The tank to pump line is another matter. As soon as the tank to pump line is opened, the water will flow out of the tank and into the suction manifold. With no water being discharged from the pump (all discharges closed) the tank water will flow down the suction tube and into the pond or stream. Any air trapped in the suction tube will remain there unless evacuated by the primer, and the tank water will flow down the bottom side of the suction tube with little or no effect on removing the trapped air. Under a no flow condition there is no advantage to opening the tank to pump when priming.
    If you can build a small amount of pressure and then open a discharge with the tank to pump line open, you can effectively “entrain” the air in the discharge water and reach a successful prime. There is a problem with this technique of dumping the tank while priming. If your attempt is unsuccessful and the tank is now empty, there is a very good chance that the tank to pump valve doesn’t close completely. Just as you have described in your post about “I’m pretty sure our tank to pump valve is not shutting all the way”. Now it will be necessary to find a source of water to put into the tank to cover the valve and exclude the air from leaking through the valve.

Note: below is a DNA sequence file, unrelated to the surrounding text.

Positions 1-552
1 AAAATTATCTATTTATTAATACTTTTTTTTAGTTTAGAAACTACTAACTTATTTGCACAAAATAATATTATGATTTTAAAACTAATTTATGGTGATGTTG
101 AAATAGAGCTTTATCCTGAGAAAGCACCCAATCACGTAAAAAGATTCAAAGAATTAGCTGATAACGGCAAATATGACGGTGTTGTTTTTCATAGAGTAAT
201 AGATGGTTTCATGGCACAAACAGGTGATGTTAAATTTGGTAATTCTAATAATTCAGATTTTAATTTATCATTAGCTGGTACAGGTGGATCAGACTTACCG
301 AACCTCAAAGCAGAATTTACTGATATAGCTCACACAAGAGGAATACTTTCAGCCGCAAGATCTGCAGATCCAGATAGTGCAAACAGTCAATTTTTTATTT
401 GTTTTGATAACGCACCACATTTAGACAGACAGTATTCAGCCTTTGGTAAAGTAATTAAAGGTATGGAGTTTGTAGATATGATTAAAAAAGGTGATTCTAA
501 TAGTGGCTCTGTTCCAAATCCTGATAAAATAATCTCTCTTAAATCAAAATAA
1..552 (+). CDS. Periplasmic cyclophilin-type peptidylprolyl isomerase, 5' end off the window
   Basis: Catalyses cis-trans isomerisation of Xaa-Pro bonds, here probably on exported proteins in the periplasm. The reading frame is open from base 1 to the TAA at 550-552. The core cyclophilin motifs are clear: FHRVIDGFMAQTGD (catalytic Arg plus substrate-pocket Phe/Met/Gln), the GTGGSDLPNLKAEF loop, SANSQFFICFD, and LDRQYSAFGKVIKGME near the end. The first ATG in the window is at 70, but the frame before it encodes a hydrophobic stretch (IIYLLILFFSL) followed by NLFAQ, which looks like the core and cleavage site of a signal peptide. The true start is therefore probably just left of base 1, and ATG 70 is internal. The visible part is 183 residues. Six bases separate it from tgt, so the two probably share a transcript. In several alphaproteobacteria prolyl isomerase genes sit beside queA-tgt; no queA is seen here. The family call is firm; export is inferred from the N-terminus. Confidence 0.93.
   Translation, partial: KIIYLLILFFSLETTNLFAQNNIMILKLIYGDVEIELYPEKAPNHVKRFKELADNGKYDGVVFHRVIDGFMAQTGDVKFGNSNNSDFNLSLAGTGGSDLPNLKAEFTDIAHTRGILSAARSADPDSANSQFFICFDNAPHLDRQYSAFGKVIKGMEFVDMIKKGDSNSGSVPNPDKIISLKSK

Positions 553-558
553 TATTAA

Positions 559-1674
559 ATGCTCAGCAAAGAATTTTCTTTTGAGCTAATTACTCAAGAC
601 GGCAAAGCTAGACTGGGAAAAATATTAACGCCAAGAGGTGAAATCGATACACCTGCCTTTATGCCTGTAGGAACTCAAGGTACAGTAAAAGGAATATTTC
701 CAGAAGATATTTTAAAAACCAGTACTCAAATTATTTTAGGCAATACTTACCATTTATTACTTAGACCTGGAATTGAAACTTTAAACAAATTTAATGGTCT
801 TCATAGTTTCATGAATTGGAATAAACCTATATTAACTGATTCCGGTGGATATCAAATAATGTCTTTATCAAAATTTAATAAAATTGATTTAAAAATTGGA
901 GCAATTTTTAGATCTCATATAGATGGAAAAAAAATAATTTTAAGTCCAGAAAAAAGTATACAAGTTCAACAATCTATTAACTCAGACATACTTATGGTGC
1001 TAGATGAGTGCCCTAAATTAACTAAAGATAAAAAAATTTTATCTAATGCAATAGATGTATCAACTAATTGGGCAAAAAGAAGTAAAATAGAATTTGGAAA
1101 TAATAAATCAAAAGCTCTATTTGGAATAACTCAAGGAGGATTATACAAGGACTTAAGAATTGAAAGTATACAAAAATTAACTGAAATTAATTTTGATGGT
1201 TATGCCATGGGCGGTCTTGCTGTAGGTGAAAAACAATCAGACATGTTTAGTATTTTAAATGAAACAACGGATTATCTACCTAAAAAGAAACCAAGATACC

Every time you pull the pressure down in the pump by ˝ the air doubles in volume. This is the reason that it becomes harder and harder to achieve prime at higher lifts. 1 cu ft. of air at atmospheric becomes 2 cubic feet at 15” of vacuum. At 22” the volume has increased to 4 cubic feet. At 26” that 1 cubic foot has expanded to 8 cubic feet. The primer pump operates at a constant rate of volume per revolution, so it takes longer and longer to reach higher lifts. Small air leaks at high vacuums can completely overwhelm the primer pump.
    If you can get a portable pump into a suction inlet and feed water through the engine and out a discharge, you can successfully prime an engine with a failed primer. You should try this and practice it as a “Just-in-case” scenario.
    When switching from tank water to suction, keep the pump RPM constant. Grab the primer and wait for the air operated TTP valve to close. You might be able to make it smoother by having a recirculation line going back to the suction source and flow it pretty hard thus entraining the trapped suction tube air in the discharge.

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    Quote Originally Posted by Pelican631 View Post
    I've been taught that the tank fill/recirculation valve must be closed when starting a draft in order to prevent air from coming in through that line. Does that apply in all cases, or only when the water level in the tank is below where that line enters? If that line is still below the tank water level, I can't see how you could pull air in through it. Granted in most cases if you're needing to draft you're going to be low on water, but I want to understand the logic a little better.